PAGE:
Well this was curious.
The man handpicked by President Obama to take over as director of the FBI, James Comey, told senators in a hearing today that he did not think drones should be used to kill US citizens in America, but left the door open for cases of "imminent threats."It gets better. See ya on the other side.
This is the old boss.
FBI Director Robert Mueller has admitted that the Bureau uses aerial drones to conduct surveillance within the domestic United States. During his testimony at a hearing of the Senate Judiciary Committee earlier today, Mueller bluntly told Sen. Chuck Grassley (R-IA) that the FBI uses drones, but does so "in a very, very minimal way, and seldom."This is your new boss.
Instead, the hearing shifted to the FBI's investigation of the Boston Marathon bombing suspects, but drones came up again later, only this time, the questions came from Senator Mazie Hirono (D-HI), about how the FBI under Comey would deal with the influx of commercial and civilian-controlled drones taking place. "With the expansion of civilian use of drones, do you have any security concerns about criminals or terrorists using drones to conduct surveillance of potential targets?" Hirono asked. "I do, even as a private citizen reading about the increasing availability of drones," Comey answered. "I watched what to me was a sobering video of someone who had put a firearm on a drone and fired it remotely while flying one of this cheaply acquired drones, a hundred-dollar drone. It's certainly something that lies in our future if not in our present." The video Comey was referring to was probably one that circulated widely in June. Asked whether there were drone-specific laws regulating such activities, Comey said he wasn't sure, but pointed out that homicide or attempted homicide laws would certainly apply.Feeling safe yet? Do you trust that these men actually control their underlings, know what their underlings are doing or would admit anything if they did?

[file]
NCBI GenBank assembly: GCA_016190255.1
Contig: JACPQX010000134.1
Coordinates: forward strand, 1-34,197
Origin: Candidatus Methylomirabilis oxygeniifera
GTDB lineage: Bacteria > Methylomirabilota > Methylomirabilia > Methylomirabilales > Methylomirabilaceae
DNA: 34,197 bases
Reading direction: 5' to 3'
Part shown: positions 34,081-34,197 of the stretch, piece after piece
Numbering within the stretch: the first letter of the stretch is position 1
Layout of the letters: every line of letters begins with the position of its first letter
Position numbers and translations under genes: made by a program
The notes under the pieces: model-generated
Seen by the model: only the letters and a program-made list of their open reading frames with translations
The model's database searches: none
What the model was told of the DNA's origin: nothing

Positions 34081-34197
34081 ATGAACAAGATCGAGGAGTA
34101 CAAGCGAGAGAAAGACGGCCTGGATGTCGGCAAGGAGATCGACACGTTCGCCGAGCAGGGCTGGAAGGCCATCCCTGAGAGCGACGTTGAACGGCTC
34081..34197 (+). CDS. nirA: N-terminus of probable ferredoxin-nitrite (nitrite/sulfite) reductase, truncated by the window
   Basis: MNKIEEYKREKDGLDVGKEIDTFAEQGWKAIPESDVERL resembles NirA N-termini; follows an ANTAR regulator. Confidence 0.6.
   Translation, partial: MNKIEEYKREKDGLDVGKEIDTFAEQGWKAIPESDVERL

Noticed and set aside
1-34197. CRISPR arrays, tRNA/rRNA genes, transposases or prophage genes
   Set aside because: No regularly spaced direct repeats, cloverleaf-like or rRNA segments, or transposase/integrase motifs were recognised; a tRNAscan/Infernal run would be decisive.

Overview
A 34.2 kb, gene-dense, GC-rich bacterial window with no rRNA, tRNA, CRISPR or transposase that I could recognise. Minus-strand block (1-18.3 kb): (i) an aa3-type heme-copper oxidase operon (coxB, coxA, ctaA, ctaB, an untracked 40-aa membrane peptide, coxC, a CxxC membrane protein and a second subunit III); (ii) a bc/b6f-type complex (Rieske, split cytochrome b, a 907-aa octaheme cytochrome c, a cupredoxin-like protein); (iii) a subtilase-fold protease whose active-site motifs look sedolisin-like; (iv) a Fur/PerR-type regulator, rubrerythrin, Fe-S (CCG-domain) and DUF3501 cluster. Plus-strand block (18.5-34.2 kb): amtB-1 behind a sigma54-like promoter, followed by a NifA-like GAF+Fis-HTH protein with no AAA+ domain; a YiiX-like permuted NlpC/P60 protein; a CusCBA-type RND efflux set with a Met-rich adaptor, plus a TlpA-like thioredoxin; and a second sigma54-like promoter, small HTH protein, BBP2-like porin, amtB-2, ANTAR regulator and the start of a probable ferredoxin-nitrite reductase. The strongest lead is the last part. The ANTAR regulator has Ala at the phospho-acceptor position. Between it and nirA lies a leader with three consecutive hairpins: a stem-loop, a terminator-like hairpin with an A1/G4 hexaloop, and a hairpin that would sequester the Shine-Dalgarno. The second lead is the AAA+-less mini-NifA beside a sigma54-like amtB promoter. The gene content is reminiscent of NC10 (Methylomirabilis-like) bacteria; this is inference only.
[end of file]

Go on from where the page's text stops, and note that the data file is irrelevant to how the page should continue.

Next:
The few public officials with knowledge of the surveillance court’s work either censor themselves as required by law, as Senator Ron Wyden has done in his valiant efforts to draw attention to the full scope of these programs, or they offer murky, even misleading statements, as the director of national intelligence, James Clapper Jr., did before a Senate Intelligence Committee hearing in March.
As outrageous as the blanket secrecy of the surveillance court is, we are equally troubled by the complete absence of any adversarial process, the heart of our legal system. The government in 2012 made 1,789 requests to conduct electronic surveillance; the court approved 1,788 (the government withdrew the other). It is possible that not a single one of these 1,788 requests violated established law, but the public will never know because no one was allowed to make a counterargument.